In this chapter, you did not need a result back from the started activity. What if you did? Your code would look a lot like it did in GeoQuiz. Instead of using the Activity’s startActivityForResult(…) method, you would use Fragment.startActivityForResult(…). Instead of overridingActivity.onActivityResult(…), you would override Fragment.onActivityResult(…):

public class CrimeListFragment extends Fragment {

    private static final int REQUEST_CRIME = 1;

    ...

    private class CrimeHolder extends RecyclerView.ViewHolder

            implements View.OnClickListener {

        ...

        @Override

        public void onClick(View v) {

            Intent intent = CrimeActivity.newIntent(getActivity(), mCrime.getId());

            startActivityForResult(intent, REQUEST_CRIME);

        }

    }

    @Override

    public void onActivityResult(int requestCode, int resultCode, Intent data) {

        if (requestCode == REQUEST_CRIME) {

            // Handle result

        }

    }

    ...

}

Fragment.startActivityForResult(Intent, int) is similar to the Activity method with the same name. It includes some additional code to route the result to your fragment from its host activity.

Returning results from a fragment is a bit different. A fragment can receive a result from an activity, but it cannot have its own result. Only activities have results. So while Fragment has its own startActivityForResult(…) and onActivityResult(…) methods, it does not have any setResult(…)methods.

Instead, you tell the host activity to return a value. Like this:

public class CrimeFragment extends Fragment {

    ...

    public void returnResult() {

        getActivity().setResult(Activity.RESULT_OK, null);

    }

}

Challenge: Efficient RecyclerView Reloading

The notifyDataSetChanged method on your Adapter is a handy way to ask the RecyclerView to reload all of the items that are currently visible.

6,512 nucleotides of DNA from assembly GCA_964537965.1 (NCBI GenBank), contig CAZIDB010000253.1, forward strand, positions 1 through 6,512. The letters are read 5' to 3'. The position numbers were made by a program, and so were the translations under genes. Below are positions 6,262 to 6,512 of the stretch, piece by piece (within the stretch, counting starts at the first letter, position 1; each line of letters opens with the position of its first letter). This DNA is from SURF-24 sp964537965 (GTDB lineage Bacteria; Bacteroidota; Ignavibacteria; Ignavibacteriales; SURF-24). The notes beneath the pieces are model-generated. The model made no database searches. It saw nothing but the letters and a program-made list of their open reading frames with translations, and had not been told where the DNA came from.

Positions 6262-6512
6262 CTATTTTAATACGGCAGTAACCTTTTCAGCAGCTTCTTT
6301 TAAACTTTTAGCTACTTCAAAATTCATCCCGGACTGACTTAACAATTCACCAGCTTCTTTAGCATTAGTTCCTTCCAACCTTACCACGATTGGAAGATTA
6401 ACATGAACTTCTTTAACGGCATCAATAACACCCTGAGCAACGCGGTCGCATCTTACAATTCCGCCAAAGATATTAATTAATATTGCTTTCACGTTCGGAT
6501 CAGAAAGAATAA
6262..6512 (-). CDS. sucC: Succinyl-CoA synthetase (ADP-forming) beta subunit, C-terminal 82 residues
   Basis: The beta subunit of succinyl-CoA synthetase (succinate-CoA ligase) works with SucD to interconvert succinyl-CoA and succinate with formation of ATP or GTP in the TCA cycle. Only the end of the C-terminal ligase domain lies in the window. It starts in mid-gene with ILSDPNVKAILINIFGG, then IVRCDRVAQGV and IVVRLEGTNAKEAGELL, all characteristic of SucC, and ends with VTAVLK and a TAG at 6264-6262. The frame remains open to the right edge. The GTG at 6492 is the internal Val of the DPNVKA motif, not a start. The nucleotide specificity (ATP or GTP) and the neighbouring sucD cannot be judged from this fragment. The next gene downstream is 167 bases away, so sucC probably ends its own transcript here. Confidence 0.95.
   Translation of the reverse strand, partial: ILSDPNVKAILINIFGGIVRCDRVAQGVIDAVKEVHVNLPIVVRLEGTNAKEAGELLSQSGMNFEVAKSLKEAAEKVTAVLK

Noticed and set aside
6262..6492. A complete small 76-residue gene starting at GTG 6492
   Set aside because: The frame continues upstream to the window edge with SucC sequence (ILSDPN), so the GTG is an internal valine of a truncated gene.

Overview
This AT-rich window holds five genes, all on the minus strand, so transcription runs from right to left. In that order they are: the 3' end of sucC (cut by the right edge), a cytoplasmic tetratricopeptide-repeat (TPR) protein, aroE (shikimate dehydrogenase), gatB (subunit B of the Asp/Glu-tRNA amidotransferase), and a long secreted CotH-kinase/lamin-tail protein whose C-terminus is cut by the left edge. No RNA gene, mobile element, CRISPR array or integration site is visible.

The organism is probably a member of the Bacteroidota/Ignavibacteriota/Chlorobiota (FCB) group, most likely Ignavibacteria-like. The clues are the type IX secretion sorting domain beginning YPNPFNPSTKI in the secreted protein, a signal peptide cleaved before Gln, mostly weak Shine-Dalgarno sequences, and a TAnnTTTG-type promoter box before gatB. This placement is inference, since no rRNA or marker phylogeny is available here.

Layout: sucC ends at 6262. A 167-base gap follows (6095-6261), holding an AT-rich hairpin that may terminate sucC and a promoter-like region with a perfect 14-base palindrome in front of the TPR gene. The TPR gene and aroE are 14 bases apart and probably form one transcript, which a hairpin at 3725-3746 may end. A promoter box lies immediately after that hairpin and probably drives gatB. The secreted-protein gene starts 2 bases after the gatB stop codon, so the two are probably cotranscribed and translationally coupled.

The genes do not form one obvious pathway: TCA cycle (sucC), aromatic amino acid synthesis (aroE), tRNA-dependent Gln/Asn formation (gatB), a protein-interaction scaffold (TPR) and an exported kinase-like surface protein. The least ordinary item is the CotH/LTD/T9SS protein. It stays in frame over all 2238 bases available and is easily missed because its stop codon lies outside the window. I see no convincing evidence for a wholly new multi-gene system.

The use of this method in CriminalIntent is wildly inefficient because at most one Crime will have changed when returning to the CrimeListFragment.

Use the RecyclerView.Adapter’s notifyItemChanged(int) method to reload a single item in the list. Modifying the code to call that method is easy. The challenge is discovering which position has changed and reloading the correct item.

For the More Curious: Why Use Fragment Arguments?

This all seems so complicated. Why not just set an instance variable on the CrimeFragment when it is created?

Because it would not always work. When the OS re-creates your fragment, either across a configuration change or when the user has switched out of your app and the OS reclaims memory, all of your instance variables will be lost. Also, remember that there is no way to cheat low-memory death, no matter how hard you try.

If you want something that works in all cases, you have to persist your arguments.

One option is to use the saved instance state mechanism. You can store the crime ID as a normal instance variable, save the crime ID in onSaveInstanceState(Bundle), and snag it from the Bundle in onCreate(Bundle). This will work in all situations.

However, that solution is hard to maintain. If you revisit this fragment in a few years and add another argument, you may not remember to save the argument in onSaveInstanceState(Bundle). Going this route is less explicit.

Android developers prefer the fragment arguments solution because it is very explicit and clear in its intentions. In a few years, you will come back and know that the crime ID is an argument and is safely shuttled along to new instances of this fragment. If you add another argument, you will know to stash it in the arguments bundle.